Applied innovative agriculture as a passive alternative to permitting.
An Evolving Program
Recognizing that urban standards for surface water management permitting were inappropriate for farming, the District developed special provisions for an agricultural exemption letter to satisfy the surface water regulations of an environmental resource permit (ERP). The District further categorized specific agricultural activities that could qualify for an exemption letter as “ordinary,” “temporary” and “permanent” farming.
Since 1991 the District has actively supported technical assistance by the United States Department of Agriculture Natural Resources Conservation Service (USDA NRCS) that encourages agriculturalists to use resource management system (RMS) conservation planning and to practice good water management. The NRCS specializes in resource management system planning, which provides farmers with a viable alternative to the usual permitting procedures. The District’s Agricultural Ground and Surface Water Management program specifies that farmers who want an ERP exemption letter must utilize resource management system planning, implement site-specific best management practices and comply with the technical standards for the appropriate exemption category.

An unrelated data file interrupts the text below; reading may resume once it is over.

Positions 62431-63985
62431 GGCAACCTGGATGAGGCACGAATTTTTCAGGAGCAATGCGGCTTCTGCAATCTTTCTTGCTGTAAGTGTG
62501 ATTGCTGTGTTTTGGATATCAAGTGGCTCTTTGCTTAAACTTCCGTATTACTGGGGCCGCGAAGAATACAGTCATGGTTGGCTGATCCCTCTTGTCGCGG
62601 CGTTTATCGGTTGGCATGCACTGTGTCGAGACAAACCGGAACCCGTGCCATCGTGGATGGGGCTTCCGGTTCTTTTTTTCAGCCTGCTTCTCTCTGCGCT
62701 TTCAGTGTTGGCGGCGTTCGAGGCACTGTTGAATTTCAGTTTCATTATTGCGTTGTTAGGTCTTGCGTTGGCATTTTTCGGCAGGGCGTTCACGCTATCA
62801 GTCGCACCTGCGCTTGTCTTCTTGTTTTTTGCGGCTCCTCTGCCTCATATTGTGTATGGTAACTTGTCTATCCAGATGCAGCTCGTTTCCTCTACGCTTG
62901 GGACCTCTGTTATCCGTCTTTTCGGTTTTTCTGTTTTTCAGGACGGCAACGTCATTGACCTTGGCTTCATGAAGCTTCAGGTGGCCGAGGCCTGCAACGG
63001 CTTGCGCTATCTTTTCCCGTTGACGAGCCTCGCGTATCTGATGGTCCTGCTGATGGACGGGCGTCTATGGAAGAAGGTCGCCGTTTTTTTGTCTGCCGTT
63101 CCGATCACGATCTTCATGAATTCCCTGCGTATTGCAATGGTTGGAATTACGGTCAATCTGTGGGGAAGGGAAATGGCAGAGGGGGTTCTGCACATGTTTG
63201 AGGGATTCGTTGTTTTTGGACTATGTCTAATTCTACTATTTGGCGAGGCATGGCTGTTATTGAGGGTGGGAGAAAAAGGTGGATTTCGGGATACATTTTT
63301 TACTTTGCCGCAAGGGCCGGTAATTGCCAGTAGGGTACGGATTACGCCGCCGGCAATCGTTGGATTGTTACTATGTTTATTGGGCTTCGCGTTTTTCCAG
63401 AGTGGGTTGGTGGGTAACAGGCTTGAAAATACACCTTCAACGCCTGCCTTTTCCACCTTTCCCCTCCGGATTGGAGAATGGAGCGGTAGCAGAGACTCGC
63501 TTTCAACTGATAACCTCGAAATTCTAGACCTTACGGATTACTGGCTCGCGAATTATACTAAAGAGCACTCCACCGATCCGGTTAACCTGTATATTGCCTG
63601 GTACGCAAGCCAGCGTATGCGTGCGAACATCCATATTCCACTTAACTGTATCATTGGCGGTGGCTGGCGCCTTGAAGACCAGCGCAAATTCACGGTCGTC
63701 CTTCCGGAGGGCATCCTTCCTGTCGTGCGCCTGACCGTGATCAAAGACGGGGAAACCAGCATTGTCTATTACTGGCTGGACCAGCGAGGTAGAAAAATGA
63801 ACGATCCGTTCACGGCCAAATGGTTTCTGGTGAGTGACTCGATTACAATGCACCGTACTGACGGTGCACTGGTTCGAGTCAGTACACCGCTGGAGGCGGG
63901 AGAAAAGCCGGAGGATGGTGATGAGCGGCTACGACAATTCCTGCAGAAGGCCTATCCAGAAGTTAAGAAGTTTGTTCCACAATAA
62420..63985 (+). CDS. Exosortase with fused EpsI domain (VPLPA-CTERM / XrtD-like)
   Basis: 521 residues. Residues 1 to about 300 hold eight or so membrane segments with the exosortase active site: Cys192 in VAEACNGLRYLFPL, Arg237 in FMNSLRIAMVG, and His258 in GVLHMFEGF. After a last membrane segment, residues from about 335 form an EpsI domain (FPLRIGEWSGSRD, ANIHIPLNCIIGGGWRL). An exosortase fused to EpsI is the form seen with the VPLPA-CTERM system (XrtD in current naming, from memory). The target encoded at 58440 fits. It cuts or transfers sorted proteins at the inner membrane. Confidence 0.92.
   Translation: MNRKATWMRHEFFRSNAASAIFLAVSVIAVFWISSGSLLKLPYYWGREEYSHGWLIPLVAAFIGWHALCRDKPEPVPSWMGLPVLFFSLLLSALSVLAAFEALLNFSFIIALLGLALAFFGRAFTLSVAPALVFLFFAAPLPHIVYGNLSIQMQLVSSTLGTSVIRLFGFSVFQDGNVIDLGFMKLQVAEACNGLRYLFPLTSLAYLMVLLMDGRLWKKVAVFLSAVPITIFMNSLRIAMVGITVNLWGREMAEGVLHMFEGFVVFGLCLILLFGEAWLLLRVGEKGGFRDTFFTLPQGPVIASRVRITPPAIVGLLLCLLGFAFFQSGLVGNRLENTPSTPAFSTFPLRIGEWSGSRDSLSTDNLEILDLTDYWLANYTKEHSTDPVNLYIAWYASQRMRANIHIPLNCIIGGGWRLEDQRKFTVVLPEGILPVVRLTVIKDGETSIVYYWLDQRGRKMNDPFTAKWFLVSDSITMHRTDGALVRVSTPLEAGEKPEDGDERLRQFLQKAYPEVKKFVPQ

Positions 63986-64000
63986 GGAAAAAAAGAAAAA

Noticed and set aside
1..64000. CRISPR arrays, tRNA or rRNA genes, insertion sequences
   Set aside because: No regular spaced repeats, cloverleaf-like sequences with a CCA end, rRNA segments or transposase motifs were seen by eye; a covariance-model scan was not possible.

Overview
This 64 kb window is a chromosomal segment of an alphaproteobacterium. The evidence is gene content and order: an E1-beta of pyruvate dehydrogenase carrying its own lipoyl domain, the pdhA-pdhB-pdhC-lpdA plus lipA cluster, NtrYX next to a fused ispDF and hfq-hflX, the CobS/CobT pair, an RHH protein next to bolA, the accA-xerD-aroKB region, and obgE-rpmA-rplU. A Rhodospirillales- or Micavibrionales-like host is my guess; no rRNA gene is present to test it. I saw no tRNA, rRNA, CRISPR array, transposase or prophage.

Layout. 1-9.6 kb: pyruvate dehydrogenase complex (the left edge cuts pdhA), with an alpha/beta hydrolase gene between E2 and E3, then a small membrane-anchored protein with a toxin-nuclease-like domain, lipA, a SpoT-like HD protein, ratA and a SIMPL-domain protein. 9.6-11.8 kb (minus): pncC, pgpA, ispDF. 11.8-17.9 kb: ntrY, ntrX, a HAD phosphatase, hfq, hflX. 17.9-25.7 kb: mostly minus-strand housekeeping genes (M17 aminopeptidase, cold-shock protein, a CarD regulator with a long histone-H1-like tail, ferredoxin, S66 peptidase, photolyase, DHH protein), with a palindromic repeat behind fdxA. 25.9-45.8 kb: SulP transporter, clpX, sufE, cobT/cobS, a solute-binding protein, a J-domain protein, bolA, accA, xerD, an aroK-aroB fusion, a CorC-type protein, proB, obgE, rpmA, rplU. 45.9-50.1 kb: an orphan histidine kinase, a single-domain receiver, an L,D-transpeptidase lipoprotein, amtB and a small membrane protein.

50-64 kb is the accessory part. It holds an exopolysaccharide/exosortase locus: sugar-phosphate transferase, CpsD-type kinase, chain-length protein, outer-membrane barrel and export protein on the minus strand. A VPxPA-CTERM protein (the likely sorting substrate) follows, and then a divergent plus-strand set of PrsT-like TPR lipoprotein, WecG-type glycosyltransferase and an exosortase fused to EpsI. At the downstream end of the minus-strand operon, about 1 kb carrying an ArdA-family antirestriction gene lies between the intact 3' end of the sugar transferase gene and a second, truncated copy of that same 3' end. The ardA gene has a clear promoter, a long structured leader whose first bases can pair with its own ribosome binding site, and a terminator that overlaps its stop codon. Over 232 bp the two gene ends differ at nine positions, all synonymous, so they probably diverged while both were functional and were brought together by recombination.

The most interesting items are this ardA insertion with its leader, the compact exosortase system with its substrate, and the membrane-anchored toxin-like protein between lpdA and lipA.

The District subsequently expanded these regulation concepts by introducing a full-time “Ag Team” that deals almost exclusively with agricultural projects. The Ag Team works closely with water use permitting (WUP) reviewers to provide a holistic agricultural regulatory review process.
The Ag Team is composed of two full-time District staff members who are specifically responsible for agricultural-related issues. They offer assistance to farmers through site- and situation-specific planning. Conservation planning techniques of the NRCS further complement Ag Team efforts to help facilitate surface water and water use regulation (permitting or exemption) for qualifying agricultural projects.
- Provides for on-site review by Ag Team staff and fosters better understanding by the farmer of potential ERP- and WUP-regulation needs.
- Allows faster decisions and turnaround times by the District.
- RMS conservation planning assists farmers in understanding BMPs and their uses.
- Reduces enforcement action and related production delays and expense.
- Reduces construction costs and acreage by using more passive stormwater management features in place of ponds.
- Reduces permit application fees and costs.